Teclistamab also demonstrated efficacy as monotherapy in the phase 1/2 MajesTEC-1 trial (NCT03145181; NCT04557098), whose results were simultaneously presented at 2022 ASCO and published in the New England Journal of Medicine (NEJM). The ongoing study involves patients with RRMM who have received at least 3 lines of therapy, including an IMiD, a PI, and an anti-CD38 mAb. Patients were treated with a weekly sub-Q injection of teclistamab dosed at 1.5 mg/kg of body weight after receiving 2 step-up doses.15,18
Among 165 patients who received teclistamab, the ORR was 63.0% (95% CI, 55.2%-70.4%), with 39.4% having a CR or better and 58.8% having a VGPR or better at a median follow-up of 14.1 months. Overall, 26.7% (95% CI, 20.1%34.1%) tested negative for MRD. Among the 65 patients with a CR or better response, the MRD negativity rate was 46.0%. The median DOR was 18.4 months (95% CI, 14.9-NE). The median PFS was 11.3 months (95% CI, 8.8- 17.1). Median OS data were immature.
When it comes to novel therapies for MM, the research team at Mount Sinai has been particularly prolific. “We’ve been involved in almost every single drug that’s been FDA approved in the last 10 to 15 years,” Chari said.
The list includes belantamab mafodotin-blmf (Blenrep), an antibody-drug conjugate directed against BCMA that obtained FDA accelerated approval in August 2020 for patients with RRMM who have received at least 4 prior lines of therapy.19 The drug was the first approved agent to target BCMA, a cell-surface receptor broadly expressed on MM cells but not on naive and memory B cells. Chari was among the investigators on the pivotal phase 2 DREAMM-2 study (NCT03525678).20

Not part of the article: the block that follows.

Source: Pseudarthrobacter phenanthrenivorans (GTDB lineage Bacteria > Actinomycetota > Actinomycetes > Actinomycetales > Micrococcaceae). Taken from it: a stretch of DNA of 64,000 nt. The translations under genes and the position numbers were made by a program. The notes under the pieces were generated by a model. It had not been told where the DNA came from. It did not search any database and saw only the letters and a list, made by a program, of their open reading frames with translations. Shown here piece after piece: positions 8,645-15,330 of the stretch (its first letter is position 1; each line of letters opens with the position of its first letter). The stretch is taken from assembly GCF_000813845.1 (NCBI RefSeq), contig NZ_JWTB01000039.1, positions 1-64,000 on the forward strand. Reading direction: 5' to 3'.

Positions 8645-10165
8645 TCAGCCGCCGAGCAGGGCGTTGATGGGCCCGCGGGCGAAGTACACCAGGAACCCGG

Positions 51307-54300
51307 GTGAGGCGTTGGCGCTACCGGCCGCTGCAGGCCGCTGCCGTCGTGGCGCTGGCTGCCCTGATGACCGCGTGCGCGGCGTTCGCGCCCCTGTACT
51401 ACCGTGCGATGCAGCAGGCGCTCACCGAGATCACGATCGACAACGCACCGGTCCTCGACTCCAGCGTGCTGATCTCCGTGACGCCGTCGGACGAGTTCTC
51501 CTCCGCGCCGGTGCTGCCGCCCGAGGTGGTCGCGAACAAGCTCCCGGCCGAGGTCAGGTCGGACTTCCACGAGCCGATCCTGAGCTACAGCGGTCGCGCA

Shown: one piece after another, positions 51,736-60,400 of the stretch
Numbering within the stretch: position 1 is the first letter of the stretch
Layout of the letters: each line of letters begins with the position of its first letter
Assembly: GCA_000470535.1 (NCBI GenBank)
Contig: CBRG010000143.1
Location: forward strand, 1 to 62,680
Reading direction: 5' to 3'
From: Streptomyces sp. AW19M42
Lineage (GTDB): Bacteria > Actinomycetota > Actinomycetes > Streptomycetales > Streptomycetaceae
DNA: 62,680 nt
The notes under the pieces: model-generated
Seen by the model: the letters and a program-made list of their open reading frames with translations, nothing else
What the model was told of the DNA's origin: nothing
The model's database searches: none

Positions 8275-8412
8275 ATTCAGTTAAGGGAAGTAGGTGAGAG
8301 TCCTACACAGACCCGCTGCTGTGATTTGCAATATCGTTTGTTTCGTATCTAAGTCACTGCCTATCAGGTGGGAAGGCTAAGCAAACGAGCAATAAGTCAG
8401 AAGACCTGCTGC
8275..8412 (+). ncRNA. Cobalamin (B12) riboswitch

Additionally, Chari was the first author on an article in the NEJM describing the findings of the STORM trial, which paved the way for the FDA’s approval of selinexor in combination with dexamethasone for adults with RRMM who have received at least 4 prior therapies and whose disease is refractory to at least 2 PIs, at least 2 IMiDs, and an anti-CD38 mAb. Selinexor inhibits exportin 1, which enables nuclear export of cargo proteins such as tumor suppressor proteins and is overexpressed in MM.4,21
Meanwhile, the further development of sub-Q daratumumab also has been on Chari’s radar. Daratumumab is a workhorse of the MM treatment landscape. Initially approved in 2015 as monotherapy for double- or triple-refractory MM after at least 3 prior lines of therapy, the IV formulation of daratumumab now carries multiple indications for relapsed and newly diagnosed disease in combination with other agents such as bortezomib (Velcade), carfilzomib (Kyprolis), lenalidomide (Revlimid), and pomalidomide.22
The sub-Q formulation of daratumumab requires shorter administration time—3 to 5 minutes compared with 7 hours for the first infusion of IV daratumumab, and with 3 to 4 hours for subsequent cycles—according to findings from the COLUMBA trial (NCT03277105). Clinical outcomes with the sub-Q version were noninferior to those with the IV format and there were fewer infusion-related reactions.23
Chari and colleagues demonstrated the efficacy of sub-Q daratumumab in several standard-of-care MM combination regimens in the phase 2 PLEIADES trial (NCT03412565).24 The study findings formed the basis for the FDA’s approval of 3 indications for combination regimens incorporating the sub-Q format: with bortezomib, melphalan, and prednisone in patients with newly diagnosed MM who are ineligible for transplant; with lenalidomide/ dexamethasone for RRMM; and with carfilzomib/dexamethasone in RRMM.25
“The PLEIADES study looked at various daratumumab combinations in the subcutaneous formulation,” Chari said. “Key takeaways were that subcutaneous daratumumab has efficacy and pharmacokinetics comparable with what you would expect based on monotherapy and IV combinations of the respective agents.”
The plethora of novel therapies that have been introduced to the MM treatment paradigm in recent years has ignited debate about the future role of autologous stem cell transplant (ASCT).